Research Article | Open Access
Dynamical Analysis of DTNN with Impulsive Effect
We present dynamical analysis of discrete-time delayed neural networks with impulsive effect. Under impulsive effect, we derive some new criteria for the invariance and attractivity of discrete-time neural networks by using decomposition approach and delay difference inequalities. Our results improve or extend the existing ones.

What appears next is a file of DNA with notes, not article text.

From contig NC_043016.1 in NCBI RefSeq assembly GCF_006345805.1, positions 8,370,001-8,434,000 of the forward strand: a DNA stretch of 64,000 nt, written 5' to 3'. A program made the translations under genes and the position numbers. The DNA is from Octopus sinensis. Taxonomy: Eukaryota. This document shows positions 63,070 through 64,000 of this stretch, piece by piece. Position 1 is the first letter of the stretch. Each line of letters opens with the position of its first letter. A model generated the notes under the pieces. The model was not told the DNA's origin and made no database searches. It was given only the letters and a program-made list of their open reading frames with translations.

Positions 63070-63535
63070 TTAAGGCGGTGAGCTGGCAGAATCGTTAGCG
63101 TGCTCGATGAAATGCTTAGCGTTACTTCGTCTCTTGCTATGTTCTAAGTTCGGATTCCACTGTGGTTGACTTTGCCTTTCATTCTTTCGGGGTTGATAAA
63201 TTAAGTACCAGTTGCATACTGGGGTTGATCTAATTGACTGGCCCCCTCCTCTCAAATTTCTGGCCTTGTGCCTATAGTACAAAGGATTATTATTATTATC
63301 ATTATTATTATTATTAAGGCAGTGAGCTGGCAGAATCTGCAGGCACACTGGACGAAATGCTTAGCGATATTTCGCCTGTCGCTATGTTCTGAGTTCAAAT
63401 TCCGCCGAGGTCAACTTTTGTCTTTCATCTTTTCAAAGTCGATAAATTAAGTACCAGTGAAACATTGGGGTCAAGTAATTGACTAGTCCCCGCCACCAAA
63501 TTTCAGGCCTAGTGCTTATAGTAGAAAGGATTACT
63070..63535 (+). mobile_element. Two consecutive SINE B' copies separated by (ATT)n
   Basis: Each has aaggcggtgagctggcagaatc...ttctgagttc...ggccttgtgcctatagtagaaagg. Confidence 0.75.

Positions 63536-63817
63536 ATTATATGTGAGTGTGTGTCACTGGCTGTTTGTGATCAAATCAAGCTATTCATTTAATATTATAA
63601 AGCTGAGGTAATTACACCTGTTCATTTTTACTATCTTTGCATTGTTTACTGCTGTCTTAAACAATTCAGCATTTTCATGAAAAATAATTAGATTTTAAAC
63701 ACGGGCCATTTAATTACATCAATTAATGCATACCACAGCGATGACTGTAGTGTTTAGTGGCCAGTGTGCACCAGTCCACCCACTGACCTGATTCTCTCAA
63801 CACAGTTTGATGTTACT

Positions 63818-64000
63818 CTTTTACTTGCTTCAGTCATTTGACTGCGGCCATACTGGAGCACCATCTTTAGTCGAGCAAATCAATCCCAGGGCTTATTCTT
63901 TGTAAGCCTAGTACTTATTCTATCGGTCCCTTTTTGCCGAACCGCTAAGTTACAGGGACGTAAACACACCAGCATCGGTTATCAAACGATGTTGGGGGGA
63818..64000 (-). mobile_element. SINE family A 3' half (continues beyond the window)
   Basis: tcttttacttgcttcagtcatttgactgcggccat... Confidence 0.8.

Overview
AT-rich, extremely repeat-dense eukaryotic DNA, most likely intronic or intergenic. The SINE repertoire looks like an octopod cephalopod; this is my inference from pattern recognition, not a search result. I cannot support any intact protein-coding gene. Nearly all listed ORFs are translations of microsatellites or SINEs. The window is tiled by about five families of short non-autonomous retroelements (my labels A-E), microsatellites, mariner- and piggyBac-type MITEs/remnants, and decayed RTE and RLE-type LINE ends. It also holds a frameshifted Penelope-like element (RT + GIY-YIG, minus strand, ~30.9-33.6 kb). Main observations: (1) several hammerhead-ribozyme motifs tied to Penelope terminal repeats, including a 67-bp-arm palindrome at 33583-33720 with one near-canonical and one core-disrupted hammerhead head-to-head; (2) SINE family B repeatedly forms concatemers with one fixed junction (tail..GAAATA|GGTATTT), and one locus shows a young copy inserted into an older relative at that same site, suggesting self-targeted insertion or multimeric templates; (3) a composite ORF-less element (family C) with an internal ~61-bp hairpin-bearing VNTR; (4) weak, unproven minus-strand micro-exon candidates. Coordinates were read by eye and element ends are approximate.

As we know, the mathematical model of neural network consists of four basic components: an input vector, a set of synaptic weights, summing function with an activation, or transfer function, and an output. From the view point of mathematics, an artificial neural network corresponds to a nonlinear transformation of some inputs into certain outputs. Due to their promising potential for tasks of classification, associative memory, parallel computation and solving optimization problems, neural networks architectures have been extensively researched and developed [1–25]. Most of neural models can be classified as either continuous-time or discrete-time ones. For relative works, we can refer to [20, 24, 26–28].